Five Ten - Anasazi Blanco

Rating: **** (5 stars)

Recommended Retail Price: £130 from Five Ten

We recently had the chance to test the recently relaunched Anasazi Blanco climbing shoes from Five Ten. The Blancos have quite a cult following and, like so many classic products, disappeared from the market for a time. Now they're back but did they live up to the hype?

5.10 Anasazi Blanco (© Brian Pollock)

As anyone who has endured a toe curling break-in period knows, performance climbing shoe fit is specific to the user. Taking that into account, our tester – longtime La Sportiva user with a medium-wide forefoot – was concerned about the narrow profile of the Blancos. Whilst the break-in period wasn't without discomfort, those concerns were largely unfounded. The Blancos, whilst undoubtedly a narrow shoe, give just enough in the toe box to accommodate a range of foot shapes. This is aided by the luxuriously spongey tongue and the smooth inner fabric. Five Ten have also done a great job in positioning all of the stitching away from potential hot spots. Overall this was a comfy shoe compared to more down-turned edging machines like the La Sportiva Miura VS, etc. However, they are performance shoes and fitted accordingly (1 full size down from street shoes/ ½ size up from Anasazi VCS / Pinks) you would not want to keep them on much longer than a pitch or 2.


The first thing that anyone trying the Blancos for the first time will notice (apart from the striking white colour) is just how stiff they are compared to the majority of other shoes on the market. The support this provides through the length of the shoe is particularly notable when standing on tiny footholds on vertical to slightly overhanging terrain. This is where the Blancos truly shine, sustained micro edging. After getting used to the relative lack of sensitivity when compared with more supple rivals, the confidence the Blancos provide on the worst of footholds is astounding. If there is a better vertical edging shoe on the market today, we haven't seen it. Coupled with the legendary Five Ten Stealth rubber, the Blancos are formidable.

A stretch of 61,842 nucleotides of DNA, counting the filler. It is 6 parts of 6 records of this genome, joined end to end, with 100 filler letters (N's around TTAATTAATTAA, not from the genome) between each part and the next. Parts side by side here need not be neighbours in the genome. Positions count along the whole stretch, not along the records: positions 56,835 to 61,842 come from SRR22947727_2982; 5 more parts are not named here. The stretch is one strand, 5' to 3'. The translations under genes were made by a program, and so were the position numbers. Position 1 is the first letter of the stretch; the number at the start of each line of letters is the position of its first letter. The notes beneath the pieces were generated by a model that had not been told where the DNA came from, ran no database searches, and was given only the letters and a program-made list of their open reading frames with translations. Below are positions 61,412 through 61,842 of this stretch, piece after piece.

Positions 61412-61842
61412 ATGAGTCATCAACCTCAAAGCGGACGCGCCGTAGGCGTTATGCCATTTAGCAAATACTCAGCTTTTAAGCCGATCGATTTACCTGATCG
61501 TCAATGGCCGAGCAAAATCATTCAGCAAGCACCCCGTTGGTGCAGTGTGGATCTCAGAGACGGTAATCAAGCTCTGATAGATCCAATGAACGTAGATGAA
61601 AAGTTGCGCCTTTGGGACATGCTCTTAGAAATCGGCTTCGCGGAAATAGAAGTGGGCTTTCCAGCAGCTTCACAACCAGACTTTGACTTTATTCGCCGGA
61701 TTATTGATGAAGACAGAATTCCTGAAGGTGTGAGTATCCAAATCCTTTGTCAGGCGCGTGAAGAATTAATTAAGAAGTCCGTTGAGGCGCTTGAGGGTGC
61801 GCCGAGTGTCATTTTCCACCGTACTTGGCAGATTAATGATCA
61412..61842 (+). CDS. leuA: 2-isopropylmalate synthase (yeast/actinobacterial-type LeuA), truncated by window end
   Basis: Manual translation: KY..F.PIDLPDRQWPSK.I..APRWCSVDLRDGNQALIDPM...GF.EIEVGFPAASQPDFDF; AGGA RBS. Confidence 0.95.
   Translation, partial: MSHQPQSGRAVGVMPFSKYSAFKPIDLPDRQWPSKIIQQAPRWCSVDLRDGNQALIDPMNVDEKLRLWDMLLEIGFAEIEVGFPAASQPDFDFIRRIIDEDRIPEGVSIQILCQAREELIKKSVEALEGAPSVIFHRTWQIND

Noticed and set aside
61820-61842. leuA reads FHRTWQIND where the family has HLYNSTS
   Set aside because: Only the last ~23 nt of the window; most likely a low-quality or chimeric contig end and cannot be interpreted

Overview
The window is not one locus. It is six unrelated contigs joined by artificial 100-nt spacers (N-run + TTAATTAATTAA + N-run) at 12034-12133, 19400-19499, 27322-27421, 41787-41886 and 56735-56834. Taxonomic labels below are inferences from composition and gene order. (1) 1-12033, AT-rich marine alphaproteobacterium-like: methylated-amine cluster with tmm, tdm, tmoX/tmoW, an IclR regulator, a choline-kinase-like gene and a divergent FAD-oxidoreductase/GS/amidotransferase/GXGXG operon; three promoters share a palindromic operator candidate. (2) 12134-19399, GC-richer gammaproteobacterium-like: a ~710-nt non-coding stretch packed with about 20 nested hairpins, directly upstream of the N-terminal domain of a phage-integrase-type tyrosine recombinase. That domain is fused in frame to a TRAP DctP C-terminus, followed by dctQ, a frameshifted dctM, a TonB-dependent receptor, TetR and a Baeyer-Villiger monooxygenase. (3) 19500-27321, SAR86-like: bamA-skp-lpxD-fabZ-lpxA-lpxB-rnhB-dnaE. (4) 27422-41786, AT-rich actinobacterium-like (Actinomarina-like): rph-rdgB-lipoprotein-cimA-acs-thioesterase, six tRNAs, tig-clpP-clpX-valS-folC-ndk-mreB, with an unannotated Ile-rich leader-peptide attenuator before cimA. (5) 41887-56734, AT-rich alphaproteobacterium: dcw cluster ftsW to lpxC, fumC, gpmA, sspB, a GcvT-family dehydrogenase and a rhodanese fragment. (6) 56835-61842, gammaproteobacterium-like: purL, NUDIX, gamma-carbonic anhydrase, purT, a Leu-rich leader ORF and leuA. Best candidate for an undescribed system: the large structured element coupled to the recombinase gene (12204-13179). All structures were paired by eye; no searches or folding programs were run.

However, edging performance comes with a tradeoff. Whilst the stiffness of the Blancos is a huge asset in the vertical world, it can become a hindrance when the angle kicks back. Our tester experienced slippage on less positive footholds on the steepest ground where a softer shoe would lend itself better to being pasted into position. That said, one unexpected plus point for the Blancos was the often baggy Five Ten heel. Whilst the heel did have some dead space, with the laces tight, our tester experienced little to no slippage. More surprisingly, the excess rubber and lip at the base of the heel were a huge asset for powerful heel-hooking, often catching where tighter fitting heels wouldn't.


The Blancos are undoubtedly designed for vertical ground and technical edging on hard sport/ trad is where they shine. However, they have a place in a boulderer's quiver also for more gently overhanging terrain or when that crucial heel just won't stick.

5.10 Anasazi Blancos on test post crucial heel hook (© Brian Pollock)
So what did our tester make of the Blancos overall? If they fit and you are looking for a shoe you can really – and we mean really – trust on the smallest edges, where precision footwork is the difference between success and failure, the Five Ten Anasazi Blancos are the pinnacle of edging performance and deserve a place in your collection.

Things we like: Technical edging marvels; supportive last; comfortable soft inner; sticky rubber; unique heel; sharp looks.

Things we don’t like: Lack of sensitivity on steep ground; possibly a little narrow for those with wide feet; very little.